The World Bank anticipates that the cost for developing countries to adapt to a global temperature increase of 2 degrees Celsius by 2050 will be $70 billion to $100 billion per year. Although cost estimates vary, current levels of public finance for adaptation will likely be insufficient to meet even the lowest-cost scenarios. The Climate Policy Initiative, for example, has found that only $22 billion of public funding was applied to adaptation measures in 2012. The cost of adaptation in the United States alone could be in the tens of billions of dollars per year. As public climate finance is unlikely to dramatically increase in the near term, policymakers should consider methods of climate finance that mobilize private capital. Adaptation markets could facilitate resilience projects that otherwise would not have been undertaken due to limited public funds.
There are outstanding international commitments
In the Copenhagen Accord, developed-country parties to the U.N. Framework Convention on Climate Change, or UNFCCC, agreed to mobilize $100 billion per year in climate finance for developing countries by 2020. The Climate Policy Initiative finds that public climate finance from developed to developing countries was $35 billion to $49 billion in 2012. Adaptation market mechanisms could help developed countries fulfill their Copenhagen commitment.
The Green Climate Fund, which was created by the UNFCCC as an instrument to transfer climate finance to developing countries, has the goal of supporting adaptation and mitigation equally over time. Mitigation finance has always surpassed adaptation finance by a large margin. Adaptation market mechanisms could help the Green Climate Fund meet its goal of scaling up investments in adaptation to match investments in mitigation.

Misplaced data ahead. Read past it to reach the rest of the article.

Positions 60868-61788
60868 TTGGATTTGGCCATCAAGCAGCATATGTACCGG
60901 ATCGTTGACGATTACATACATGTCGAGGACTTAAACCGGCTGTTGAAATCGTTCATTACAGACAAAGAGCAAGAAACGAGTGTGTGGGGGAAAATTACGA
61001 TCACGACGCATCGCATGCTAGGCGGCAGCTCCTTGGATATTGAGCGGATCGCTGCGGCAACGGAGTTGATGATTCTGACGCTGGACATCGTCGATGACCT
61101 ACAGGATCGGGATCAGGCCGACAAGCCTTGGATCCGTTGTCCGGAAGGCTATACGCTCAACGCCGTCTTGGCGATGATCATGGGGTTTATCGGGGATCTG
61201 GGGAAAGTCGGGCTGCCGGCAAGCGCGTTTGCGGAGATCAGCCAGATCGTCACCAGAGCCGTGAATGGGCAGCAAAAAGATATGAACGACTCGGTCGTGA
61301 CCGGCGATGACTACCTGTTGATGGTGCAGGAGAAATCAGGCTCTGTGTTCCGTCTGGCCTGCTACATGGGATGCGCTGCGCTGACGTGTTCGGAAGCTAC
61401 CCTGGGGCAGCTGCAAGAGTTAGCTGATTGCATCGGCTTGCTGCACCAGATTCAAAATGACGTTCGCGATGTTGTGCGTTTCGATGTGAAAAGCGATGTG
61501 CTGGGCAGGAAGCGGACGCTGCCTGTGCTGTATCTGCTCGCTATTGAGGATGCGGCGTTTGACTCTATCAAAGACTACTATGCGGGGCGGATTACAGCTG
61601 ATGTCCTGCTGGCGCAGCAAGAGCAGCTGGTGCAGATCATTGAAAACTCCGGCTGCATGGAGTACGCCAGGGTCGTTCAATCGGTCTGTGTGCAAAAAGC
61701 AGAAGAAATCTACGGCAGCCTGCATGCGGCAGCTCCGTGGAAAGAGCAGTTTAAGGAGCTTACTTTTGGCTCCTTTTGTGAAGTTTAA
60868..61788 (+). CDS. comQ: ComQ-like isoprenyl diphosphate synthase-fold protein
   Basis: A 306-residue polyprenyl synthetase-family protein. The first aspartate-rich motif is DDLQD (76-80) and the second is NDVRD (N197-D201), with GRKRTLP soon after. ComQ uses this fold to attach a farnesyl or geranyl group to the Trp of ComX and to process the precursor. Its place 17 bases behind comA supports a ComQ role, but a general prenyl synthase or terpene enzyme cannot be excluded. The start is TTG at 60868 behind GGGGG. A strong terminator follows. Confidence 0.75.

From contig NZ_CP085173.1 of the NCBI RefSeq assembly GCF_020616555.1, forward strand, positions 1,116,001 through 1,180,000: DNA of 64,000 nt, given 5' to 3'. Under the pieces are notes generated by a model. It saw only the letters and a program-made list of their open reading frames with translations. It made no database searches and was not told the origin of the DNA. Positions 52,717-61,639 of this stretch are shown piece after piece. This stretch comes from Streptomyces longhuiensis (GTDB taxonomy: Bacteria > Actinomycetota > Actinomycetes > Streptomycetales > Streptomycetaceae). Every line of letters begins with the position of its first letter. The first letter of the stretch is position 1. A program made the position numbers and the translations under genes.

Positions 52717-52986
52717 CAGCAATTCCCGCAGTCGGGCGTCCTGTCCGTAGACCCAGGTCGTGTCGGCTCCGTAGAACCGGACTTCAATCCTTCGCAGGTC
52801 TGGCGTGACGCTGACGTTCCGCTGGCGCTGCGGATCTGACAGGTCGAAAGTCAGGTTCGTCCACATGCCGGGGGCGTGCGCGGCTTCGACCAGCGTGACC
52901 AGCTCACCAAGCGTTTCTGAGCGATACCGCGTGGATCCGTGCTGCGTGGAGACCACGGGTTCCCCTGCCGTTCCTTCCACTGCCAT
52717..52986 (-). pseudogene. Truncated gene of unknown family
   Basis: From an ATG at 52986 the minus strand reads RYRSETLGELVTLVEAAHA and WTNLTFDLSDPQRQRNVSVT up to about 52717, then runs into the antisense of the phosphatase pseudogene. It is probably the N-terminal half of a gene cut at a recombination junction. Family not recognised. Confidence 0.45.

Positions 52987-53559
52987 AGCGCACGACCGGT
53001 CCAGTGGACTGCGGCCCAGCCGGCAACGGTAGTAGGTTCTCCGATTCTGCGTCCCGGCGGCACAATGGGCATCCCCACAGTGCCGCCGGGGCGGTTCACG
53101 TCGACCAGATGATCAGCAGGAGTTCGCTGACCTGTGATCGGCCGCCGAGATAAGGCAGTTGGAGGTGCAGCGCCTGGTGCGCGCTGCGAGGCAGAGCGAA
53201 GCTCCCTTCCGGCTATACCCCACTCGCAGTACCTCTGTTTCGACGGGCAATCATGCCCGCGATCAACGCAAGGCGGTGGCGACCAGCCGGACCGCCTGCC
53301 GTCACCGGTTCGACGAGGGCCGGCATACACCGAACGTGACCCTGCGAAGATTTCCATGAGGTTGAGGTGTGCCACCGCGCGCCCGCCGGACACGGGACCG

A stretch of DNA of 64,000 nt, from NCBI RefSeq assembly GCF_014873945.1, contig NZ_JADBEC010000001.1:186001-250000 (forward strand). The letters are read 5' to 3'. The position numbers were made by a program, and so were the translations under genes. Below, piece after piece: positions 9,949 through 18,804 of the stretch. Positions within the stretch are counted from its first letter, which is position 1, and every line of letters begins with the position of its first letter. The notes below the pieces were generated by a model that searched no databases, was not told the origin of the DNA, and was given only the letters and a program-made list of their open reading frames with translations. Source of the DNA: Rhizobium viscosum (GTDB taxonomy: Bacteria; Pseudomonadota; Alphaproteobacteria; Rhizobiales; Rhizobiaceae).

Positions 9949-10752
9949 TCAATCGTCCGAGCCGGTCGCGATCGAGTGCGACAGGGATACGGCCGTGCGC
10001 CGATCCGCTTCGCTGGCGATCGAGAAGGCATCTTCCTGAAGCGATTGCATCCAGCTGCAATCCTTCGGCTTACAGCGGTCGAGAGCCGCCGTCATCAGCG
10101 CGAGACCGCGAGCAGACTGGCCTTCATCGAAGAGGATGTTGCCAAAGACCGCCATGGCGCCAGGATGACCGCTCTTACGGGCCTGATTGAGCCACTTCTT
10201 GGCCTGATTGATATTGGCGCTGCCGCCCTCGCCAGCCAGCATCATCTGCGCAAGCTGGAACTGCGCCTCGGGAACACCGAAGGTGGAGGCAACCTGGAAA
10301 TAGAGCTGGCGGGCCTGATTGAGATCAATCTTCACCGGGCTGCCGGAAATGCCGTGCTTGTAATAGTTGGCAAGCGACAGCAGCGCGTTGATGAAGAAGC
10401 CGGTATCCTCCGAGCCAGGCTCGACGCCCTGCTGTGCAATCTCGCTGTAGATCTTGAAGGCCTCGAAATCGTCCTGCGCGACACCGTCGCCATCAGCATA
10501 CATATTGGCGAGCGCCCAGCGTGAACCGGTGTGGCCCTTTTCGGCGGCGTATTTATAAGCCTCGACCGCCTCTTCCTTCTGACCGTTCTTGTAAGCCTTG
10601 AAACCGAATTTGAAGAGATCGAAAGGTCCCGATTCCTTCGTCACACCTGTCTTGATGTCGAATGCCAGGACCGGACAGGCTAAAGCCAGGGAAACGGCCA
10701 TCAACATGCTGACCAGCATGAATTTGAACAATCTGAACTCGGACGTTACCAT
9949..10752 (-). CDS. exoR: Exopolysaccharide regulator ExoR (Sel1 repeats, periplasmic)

At the 2012 U.N. Conference on Sustainable Development, also known as Rio+20, member states decided to begin a process to create a set of sustainable development goals, or SDGs, that will be integrated into the post-2015 U.N. development agenda. The preliminary draft of SDGs, known as the “zero draft,” contains goals for building resilience, such as strengthening early warning systems in vulnerable regions by 2030. Adaptation market mechanisms could help realize many of the aspirations in the post-2015 development agenda.
Adaptation markets have economic and social benefits
Adaptation markets could increase the levels of funding available for resilience projects, many of which would create jobs and stimulate local economies as a co-benefit of protecting local communities, ecosystems, and economies from the effects of climate change. But in addition to having general value as a source of resilience funding, adaptation markets can have particular economic and social benefits. The sort of system described below—an adaptation target system—could drive investments that produce the greatest adaptation benefit—in other words, the greatest levels of avoided death, disease, and damage—for the lowest cost. With thoughtful design, adaptation markets could also target the most vulnerable populations. Both the National Climate Assessment and the report from Working Group II of the IPCC found that economically or socially marginalized populations are particularly at risk for climate-related hazards. Adaptation market mechanisms could therefore support local governments’ goals to protect their most vulnerable community members, as well as the commitments of bodies such as the UNFCCC to pay particular attention to regions that are most at risk for the adverse effects of climate change.